Posted by: Jason | September 26, 2009

Kids Groups Lesson 2: Planning a Program

My first post on this topic dealt with just finding kids to start a group with.  You wouldn’t think this is a problem, but it is.  Now I’d like to discuss the planning a program for your group.

What exactly do you do with a skeptical kids group anyway?  Kids don’t like to sit around and be spoken at, the way we happily do at cons and pubs…  my opinion is, you have to get their hands dirty.  But even then, you can quickly burn out on ghosts, monsters and aliens.  You can’t expect them to sit and listen to a 45 minute presentation on the claims of some psychic.  Teens maybe but not younger ones.

You have to decide on your age groups.  Skeptikids breaks into two groups, 3-5 and 6-8.  The younger group does a lot of hands on science, and the older group looks into crazy claims and paranormal stuff while mentoring the younger groups.  My advice is, start out at the age range of your own kids.

(As a side note, we do have plans for, which will move into the realm of public policy, product claims and the elements of argument, much like a debate team or model UN.)

As a father of four and all the time commitments that go with that, I can’t possibly run my group by myself.  So we have 3-4 planned and scheduled activities, and we have different adults committed to these things.  A great way to provide weekly or bi-weekly activities without adult burnout is to spread the workload.  If you only have to commit to one activity a month, it’s a lot easier to do.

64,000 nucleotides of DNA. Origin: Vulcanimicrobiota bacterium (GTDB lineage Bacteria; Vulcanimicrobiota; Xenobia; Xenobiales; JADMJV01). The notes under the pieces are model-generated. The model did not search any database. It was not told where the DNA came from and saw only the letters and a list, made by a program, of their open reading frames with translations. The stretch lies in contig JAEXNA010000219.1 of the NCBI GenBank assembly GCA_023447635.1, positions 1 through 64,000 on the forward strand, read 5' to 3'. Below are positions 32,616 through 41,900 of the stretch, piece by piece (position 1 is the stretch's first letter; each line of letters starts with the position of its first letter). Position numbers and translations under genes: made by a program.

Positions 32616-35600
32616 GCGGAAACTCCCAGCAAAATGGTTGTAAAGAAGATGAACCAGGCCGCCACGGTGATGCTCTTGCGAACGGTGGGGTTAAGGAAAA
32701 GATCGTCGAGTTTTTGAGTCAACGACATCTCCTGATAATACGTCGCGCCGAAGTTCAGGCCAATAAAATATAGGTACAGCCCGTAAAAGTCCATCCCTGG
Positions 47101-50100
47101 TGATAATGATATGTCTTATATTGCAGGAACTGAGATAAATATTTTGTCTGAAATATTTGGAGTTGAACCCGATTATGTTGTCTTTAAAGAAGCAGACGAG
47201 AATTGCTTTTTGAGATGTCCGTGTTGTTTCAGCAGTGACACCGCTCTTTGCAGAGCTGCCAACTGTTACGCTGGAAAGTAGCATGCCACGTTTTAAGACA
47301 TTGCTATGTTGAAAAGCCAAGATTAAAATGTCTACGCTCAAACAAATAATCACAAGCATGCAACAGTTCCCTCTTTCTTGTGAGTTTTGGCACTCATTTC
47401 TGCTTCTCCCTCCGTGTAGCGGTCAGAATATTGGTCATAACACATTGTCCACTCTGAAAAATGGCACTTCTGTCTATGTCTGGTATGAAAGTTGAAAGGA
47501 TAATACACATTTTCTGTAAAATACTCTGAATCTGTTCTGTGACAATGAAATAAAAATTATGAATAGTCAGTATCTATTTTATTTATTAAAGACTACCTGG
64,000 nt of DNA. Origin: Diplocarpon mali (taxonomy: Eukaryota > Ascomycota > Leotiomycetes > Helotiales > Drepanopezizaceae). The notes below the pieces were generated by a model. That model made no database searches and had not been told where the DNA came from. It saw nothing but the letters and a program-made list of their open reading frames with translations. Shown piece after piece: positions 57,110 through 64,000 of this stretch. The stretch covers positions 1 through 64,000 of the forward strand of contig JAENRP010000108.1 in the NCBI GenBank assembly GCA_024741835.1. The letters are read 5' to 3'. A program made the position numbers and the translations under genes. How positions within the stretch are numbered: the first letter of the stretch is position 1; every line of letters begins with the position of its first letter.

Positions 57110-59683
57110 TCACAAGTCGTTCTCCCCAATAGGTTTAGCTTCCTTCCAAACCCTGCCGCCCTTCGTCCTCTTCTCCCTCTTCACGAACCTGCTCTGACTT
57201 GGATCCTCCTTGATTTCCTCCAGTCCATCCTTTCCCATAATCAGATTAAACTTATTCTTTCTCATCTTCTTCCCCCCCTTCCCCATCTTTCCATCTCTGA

Some things to consider:

  • Astronomy Club / Galaxy Zoo / Citizen Sky / AAVSO
  • Project Squirrel
  • Environmental Centers and hands on science
  • Make Videos

For the older kids:

  • Field trips and interviews with a local ghost hunting or UFO hunting group
  • Build your own crop circles
  • Mentoring younger kids
  • Magic night (one night a month learn a new trick)
  • Video production

On video production:

This is where you can give a class on a subject that they would never willingly sit down and watch.  Instead, help them write, film and edit a video exposing UFOs, or demonstrating some quirky thing about human nature or science.  You develop the idea and experiment, they act it out.  Kids are absolutely narcissistic, so this ALWAYS works.

The key is to get a schedule, commit to it, and get help.  The fastest way to do this is to reach out to the general public, unless there is a thriving skeptic group in your area already.

Next post on this will be on getting into the schools!



  1. Kitchen Science!

  2. I’m really enjoying these posts. You’re an inspiration to those of us who are still raising wee little ones.

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